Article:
Findings from exploratory study suggest IB Middle Years Programme has a positive impact on students’ social-emotional well-being.
Social and emotional health plays a key role in determining students’ social and academic outcomes, not only in schooling but also later in life. In a new study conducted by Flinders University, researchers explored this issue by studying the well-being of students, ages 11-16 in Australia, who were enrolled in the International Baccalaureate Middle Years Programme (MYP), an educational framework in which social emotional learning plays a significant role.
In this particular study, researchers examined students’ social-emotional well-being using three different scales to assess student self-perceptions of their mental health. The researchers found:
- Majority of MYP students are flourishing: Researchers used several different metrics to determine whether students were flourishing—defined as the ability to function effectively and feel good about themselves. Over 50% of students were considered to be flourishing.
- Males in MYP are more likely to have better mental health than females in MYP, particularly in the upper years: Researchers found that males were more likely to flourish and have a positive outlook and a positive emotional state, while females were more likely to languish or have moderate mental health. These findings are consistent with a growing body of research indicating that adolescent females nationally and internationally are reporting more mental health challenges than boys.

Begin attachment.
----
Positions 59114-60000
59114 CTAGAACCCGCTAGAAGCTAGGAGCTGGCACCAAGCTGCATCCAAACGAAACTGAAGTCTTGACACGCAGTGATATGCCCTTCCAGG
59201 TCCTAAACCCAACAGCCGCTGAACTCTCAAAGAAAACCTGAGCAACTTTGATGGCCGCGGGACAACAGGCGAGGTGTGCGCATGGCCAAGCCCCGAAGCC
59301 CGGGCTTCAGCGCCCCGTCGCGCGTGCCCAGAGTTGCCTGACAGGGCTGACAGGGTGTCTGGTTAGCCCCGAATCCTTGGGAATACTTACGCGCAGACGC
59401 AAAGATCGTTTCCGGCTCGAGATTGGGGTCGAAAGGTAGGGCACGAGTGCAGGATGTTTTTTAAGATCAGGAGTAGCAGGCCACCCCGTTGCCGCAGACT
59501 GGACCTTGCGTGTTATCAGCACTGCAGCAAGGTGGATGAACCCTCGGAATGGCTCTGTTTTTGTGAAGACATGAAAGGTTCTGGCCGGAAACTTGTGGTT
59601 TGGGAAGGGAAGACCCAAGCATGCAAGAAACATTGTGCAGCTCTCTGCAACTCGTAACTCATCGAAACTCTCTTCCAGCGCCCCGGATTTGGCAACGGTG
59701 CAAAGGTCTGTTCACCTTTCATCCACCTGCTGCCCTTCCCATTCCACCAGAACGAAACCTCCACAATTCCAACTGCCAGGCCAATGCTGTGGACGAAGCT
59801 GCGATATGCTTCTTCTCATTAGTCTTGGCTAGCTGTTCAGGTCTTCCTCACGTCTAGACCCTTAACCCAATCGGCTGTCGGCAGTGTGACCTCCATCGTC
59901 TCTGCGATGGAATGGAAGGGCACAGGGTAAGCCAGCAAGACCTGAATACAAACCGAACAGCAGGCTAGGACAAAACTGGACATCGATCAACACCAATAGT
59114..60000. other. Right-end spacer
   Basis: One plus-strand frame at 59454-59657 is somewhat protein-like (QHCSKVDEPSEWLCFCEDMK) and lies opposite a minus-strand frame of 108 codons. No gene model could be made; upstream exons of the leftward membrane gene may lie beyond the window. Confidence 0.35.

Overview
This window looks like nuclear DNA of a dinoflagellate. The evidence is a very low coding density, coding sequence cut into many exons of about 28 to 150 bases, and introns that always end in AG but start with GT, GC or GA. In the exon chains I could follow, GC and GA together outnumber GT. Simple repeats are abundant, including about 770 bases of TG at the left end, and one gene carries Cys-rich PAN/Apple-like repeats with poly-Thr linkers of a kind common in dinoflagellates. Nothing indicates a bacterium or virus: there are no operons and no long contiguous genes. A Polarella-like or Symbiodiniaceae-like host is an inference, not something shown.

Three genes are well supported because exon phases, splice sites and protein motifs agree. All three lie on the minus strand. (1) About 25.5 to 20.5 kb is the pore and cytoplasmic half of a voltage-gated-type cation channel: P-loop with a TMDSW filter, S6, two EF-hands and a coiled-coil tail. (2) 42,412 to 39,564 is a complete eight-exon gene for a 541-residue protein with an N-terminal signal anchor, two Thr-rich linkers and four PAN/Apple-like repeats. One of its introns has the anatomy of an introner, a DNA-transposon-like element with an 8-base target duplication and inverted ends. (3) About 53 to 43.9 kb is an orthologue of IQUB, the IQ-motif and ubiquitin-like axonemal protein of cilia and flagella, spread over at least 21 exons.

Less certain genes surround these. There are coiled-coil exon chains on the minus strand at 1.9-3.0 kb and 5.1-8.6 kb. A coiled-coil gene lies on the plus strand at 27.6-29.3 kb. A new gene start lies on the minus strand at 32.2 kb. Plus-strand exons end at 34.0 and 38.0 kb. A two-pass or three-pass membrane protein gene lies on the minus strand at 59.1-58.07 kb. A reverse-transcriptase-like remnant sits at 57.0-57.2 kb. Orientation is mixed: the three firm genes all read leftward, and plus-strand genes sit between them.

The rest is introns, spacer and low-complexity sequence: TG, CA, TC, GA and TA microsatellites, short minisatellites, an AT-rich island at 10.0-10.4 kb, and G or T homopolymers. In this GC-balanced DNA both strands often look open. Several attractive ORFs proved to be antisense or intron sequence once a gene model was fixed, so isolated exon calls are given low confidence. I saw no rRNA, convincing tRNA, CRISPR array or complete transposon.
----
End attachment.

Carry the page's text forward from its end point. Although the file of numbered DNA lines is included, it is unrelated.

- More than half of MYP students have a positive outlook and emotional state: 52% of all MYP students surveyed experience a positive emotional state “quite a lot” or “all of the time.”
- Majority of MYP students have a positive sense of global self-concept, are engaged in self-reflection and feel resilient: 61% of MYP students reported a positive sense of global self-concept “always” or “most of the time”; 75% indicated that they were engaging in self-reflection; just over half of students reported that they felt resilient “often” or “nearly all the time”.
- MYP students are satisfied with school: Most MYP students were found to be happy (approximately 70 percent) and satisfied (approximately 80 percent) with school. The researchers found that most MYP students reported that they enjoyed school (72 percent), enjoyed learning (70 percent), felt supported by their school (71 percent) and had a sense of fellowship at school (80 percent).
This study is released just as the Middle Years Programme relaunches in September 2014 following an update that enhances its focus on social and emotional outcomes and its enrichment of a concept-driven curriculum that encourages teaching and learning for understanding.